Melmoth, an amiable man just turned 58, has the Co-op in his blood. His parents were members of the old South Suburban society in London - since taken over by the CWS - in the days when mothers hoarded dividend stamps by the hundred and guarded their pounds 1 membership jealously. His father, a Devon carpenter's apprentice by background, did well enough in the capital, however, to end up as a director of a London textile firm.
The fruits of this sent Melmoth to a public school, the City of London, where after 'A' levels he desperately wanted to be a journalist at first. National Service knocked those ideas out of him and, following a spell as a Royal Artillery lieutenant in Cyprus, he went into industry.
Over the next 16 years, Melmoth honed his trade as a chartered secretary, an esoteric profession which involved everything from taking the minutes to registering patents, negotiating the sale of chemical plant and directing strategy. His travels took him from BET to BOC, Fisons and finally Letraset - a freewheeling private firm where he was the only non-millionaire on the board.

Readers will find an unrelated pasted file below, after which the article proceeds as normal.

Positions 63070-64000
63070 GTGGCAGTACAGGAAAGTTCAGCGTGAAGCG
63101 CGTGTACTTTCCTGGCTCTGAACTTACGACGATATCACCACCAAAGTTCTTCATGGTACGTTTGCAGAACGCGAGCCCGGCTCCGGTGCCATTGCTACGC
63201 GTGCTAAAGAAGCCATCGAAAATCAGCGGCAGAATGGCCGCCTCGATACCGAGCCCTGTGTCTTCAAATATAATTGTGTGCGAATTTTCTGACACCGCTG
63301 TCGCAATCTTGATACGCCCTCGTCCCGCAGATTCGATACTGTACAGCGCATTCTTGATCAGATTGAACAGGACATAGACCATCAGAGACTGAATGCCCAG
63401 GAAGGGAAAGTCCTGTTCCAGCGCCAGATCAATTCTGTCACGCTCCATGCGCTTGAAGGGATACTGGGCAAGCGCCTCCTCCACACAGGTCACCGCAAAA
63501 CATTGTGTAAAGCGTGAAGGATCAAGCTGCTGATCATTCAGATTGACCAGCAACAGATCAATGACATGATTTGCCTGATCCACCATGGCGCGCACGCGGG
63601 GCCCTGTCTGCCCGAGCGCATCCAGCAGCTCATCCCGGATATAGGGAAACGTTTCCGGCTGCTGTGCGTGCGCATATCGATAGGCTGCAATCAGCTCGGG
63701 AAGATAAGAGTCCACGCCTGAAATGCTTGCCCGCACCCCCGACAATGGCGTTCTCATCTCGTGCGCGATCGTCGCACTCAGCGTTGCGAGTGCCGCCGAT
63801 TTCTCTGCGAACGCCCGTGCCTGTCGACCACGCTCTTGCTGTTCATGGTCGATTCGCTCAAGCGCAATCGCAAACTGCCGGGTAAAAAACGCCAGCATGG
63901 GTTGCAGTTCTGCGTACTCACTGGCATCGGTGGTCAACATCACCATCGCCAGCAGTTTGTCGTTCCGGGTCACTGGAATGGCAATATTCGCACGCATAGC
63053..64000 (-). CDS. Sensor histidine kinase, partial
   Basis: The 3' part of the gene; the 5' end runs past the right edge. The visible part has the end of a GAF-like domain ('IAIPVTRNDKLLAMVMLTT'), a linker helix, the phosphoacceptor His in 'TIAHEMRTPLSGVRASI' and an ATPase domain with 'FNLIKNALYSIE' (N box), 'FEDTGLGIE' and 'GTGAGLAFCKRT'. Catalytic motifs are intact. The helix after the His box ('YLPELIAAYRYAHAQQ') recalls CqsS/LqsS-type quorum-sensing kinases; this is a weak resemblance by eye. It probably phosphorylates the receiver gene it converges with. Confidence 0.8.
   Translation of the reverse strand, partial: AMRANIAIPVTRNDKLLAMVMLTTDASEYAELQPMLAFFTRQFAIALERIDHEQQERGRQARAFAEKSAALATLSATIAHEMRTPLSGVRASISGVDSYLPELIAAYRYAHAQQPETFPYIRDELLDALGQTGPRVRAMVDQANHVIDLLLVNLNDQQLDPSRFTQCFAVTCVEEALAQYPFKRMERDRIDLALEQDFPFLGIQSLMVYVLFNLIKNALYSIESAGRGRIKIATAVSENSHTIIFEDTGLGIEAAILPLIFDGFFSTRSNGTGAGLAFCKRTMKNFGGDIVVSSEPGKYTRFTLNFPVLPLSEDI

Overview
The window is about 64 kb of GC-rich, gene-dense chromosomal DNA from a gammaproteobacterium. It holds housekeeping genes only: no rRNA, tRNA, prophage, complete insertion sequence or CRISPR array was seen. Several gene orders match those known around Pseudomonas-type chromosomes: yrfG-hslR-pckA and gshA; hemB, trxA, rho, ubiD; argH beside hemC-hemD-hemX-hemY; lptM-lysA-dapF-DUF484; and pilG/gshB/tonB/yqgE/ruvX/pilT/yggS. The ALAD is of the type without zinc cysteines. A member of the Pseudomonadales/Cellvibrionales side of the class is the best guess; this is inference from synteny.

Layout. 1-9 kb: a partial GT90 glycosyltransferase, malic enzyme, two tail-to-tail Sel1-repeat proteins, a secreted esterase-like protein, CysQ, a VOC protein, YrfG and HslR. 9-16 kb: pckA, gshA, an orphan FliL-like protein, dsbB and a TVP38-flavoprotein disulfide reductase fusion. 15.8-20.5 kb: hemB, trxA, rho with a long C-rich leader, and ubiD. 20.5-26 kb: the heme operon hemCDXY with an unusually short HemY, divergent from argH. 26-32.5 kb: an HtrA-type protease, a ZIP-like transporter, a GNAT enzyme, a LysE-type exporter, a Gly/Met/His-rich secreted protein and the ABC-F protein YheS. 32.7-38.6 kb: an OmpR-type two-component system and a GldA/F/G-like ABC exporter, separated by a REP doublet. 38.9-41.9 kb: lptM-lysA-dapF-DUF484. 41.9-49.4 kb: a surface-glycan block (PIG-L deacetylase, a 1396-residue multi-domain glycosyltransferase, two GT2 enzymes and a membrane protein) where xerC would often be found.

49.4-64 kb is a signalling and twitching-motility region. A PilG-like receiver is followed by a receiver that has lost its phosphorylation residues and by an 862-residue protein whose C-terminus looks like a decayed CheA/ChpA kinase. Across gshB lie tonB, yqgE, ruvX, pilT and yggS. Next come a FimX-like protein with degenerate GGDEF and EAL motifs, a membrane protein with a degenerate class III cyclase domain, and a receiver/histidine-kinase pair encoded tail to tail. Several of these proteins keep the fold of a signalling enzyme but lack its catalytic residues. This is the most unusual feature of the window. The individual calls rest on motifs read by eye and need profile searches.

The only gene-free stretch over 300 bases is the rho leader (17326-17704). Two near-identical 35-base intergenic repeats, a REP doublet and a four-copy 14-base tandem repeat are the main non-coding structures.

He met his wife of 30 years, Jenny, a social worker, treading the boards in amateur dramatics in London, and they started a family. Then, in 1975, they were uprooted both culturally and geographically. When the job of company secretary at CWS in Manchester came up, the family jumped at the chance to quit the capital.
"We enjoy the ethos of the North," says Melmoth. "I've always been of the left, but as for culture shocks, it was the biggest of them all."
"It was very tough for me, going from a small go-getting entrepreneurial firm to a huge, strait-jacketed hierarchy. I was the minutes man, the company butler, if you like. It was all very inhibiting at first."
The CWS was founded in 1863 as the main supplier of goods and services to the 900 retail Co-op societies that blossomed and still existed a century later.
By the mid-1970s, however, the shape of the organisation and the movement was starting to change. Baling out the biggest Scottish society after a banking crisis in 1973 took the CWS into retail for the first time. It is a role, as rescuer of first resort, the CWS has performed many times since to become the biggest high-street Co-op with total sales of pounds 3bn last year.
As right-hand man to three chief executives, before landing the top job last November, Melmoth has been at the centre of consolidation. Now, because of competition or just plain bad management, fewer than 60 individual societies remain.